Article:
The function of leucine in muscle protein synthesis is different from other essential amino acids. During catabolic phase such as energy restriction, supplementation with leucine or a complete mixture of the 3 BCAA's, leucine, isoleucine, and valine, rouses muscle protein synthesis. In a study done by Layman and Baum, (2004), it was suggested that there is a regulatory role of leucine that is dependent on intracellular concentration and is different from traditional substrate roles for protein synthesis or nitrogen balance. They found that leucine supplementation rouses recovery of muscle protein synthesis during food restriction or after endurance exercise. The molecular means for the actions of leucine in protein synthesis are now known to involve regulation of phosphorylation events and components of the insulin signaling pathway. The place for leucine action is a kinase in the insulin signaling cascade formerly identified as mTOR (mammalian target of rapamycin). This directive was first recognized associated with translational control of muscle protein synthesis. Raises in leucine concentration stimulate mTOR kinase activity for phosphorylation manages of the eIF4 initiation complex and of the S6 ribosomal protein. This exclusive role of leucine in rule of muscle protein synthesis is consistent with the sparing of lean body mass seen with use of higher protein diets during weight loss (Layman and Baum, 2004).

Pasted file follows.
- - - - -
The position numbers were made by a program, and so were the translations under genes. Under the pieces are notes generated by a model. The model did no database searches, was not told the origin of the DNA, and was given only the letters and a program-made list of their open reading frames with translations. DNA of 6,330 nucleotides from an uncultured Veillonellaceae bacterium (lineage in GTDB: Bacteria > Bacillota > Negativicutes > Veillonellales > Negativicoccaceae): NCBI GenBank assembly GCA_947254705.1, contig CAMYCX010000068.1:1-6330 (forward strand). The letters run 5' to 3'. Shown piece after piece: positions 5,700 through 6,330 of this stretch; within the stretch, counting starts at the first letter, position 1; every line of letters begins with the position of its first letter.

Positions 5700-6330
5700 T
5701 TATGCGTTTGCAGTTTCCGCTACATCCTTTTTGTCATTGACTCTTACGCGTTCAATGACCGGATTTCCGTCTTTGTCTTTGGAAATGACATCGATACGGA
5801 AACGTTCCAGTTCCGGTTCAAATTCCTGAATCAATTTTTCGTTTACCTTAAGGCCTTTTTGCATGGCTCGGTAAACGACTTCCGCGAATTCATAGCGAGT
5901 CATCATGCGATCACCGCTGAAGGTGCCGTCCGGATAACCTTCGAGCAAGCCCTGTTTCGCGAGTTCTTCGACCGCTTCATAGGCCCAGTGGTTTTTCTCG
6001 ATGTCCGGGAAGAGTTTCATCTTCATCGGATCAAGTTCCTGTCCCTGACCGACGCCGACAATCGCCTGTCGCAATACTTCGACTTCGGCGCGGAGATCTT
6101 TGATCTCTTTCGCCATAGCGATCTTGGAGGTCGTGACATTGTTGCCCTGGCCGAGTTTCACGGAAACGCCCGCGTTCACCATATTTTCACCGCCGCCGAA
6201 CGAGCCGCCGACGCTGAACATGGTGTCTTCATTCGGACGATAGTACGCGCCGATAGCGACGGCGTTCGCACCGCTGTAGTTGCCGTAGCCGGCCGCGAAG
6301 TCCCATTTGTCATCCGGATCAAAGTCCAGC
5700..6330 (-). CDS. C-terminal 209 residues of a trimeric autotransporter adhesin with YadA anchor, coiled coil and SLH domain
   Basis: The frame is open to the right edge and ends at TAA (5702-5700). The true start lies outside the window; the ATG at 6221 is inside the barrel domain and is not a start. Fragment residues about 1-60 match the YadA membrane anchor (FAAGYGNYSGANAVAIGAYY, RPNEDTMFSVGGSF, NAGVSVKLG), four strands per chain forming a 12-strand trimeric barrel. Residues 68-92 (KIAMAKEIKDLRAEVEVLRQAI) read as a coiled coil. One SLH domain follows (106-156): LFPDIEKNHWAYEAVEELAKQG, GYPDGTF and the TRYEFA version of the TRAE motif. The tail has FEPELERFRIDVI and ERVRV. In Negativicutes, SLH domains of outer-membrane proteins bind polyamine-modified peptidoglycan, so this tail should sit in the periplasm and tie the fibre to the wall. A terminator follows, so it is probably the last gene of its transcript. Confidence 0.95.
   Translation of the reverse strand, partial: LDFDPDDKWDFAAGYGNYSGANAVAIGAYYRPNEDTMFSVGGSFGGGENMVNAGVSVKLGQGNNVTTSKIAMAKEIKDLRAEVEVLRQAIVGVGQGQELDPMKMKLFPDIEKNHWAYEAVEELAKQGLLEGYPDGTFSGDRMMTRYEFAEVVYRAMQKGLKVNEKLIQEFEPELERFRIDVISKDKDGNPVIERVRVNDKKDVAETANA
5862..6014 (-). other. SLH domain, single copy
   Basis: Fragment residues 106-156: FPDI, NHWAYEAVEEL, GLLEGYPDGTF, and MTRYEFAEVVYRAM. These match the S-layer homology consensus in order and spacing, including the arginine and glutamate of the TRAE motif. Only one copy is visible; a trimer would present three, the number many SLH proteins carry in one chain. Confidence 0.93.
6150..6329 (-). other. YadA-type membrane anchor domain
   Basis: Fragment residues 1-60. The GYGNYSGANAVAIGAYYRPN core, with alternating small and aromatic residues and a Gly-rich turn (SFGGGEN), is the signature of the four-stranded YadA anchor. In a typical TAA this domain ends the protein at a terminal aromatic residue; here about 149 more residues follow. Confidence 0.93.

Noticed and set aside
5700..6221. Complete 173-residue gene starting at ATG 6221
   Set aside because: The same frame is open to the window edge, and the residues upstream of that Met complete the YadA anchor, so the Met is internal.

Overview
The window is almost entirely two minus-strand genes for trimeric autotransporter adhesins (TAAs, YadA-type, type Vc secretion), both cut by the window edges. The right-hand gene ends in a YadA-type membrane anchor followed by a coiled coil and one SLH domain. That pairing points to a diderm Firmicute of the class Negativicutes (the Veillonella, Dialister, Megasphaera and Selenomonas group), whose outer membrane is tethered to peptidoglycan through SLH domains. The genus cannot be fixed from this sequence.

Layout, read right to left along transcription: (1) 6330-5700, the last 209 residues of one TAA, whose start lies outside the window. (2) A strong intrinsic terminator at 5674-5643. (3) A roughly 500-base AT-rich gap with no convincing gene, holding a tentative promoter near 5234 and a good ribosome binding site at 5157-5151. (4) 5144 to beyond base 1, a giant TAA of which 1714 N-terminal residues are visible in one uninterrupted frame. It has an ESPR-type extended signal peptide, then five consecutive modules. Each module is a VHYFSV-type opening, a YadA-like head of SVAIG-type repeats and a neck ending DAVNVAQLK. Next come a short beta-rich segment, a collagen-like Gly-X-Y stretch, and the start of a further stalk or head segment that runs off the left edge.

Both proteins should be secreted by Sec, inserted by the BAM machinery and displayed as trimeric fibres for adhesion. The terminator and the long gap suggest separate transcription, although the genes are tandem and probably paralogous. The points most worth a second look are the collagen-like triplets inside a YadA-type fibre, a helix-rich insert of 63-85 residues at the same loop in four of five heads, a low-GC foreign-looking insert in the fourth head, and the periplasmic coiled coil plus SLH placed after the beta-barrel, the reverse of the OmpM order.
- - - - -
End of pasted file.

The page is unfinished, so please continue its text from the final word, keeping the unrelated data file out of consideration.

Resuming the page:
It is thought that Carnitine, tryptophan and phenylalanine may also help in the fight against obesity by burning fat more efficiently and suppressing appetite. The storage of fat is determined by the enzyme lipoprotein lipase (LPL). Some researchers speculate that LPL may act as a gatekeeper to determine the quantity of nutrients, such as glucose and fatty acids, the fat cell will take from the blood for storage. If they take too much, the brain senses a drop in blood sugar levels and signals the body to increase the appetite. Very important to the production of energy for the heart and other muscles, carnitine transfers fatty acids into the cell for burning. The body's increased metabolism of fatty acids sets off reactions that provide energy to both the brain and muscles and helps to alleviate the muscular weakness often associated with weight loss. Two other essential amino acids, phenylalanine and tryptophan, may also help dieters. Tryptophan supplements tend to diminish the desire for carbohydrates and since most overweight people seem to favor sweet, processed carbohydrate foods, it may be helpful in weight loss. Phenylalanine stems the appetite by… [END OF PREVIEW] . . . READ MORE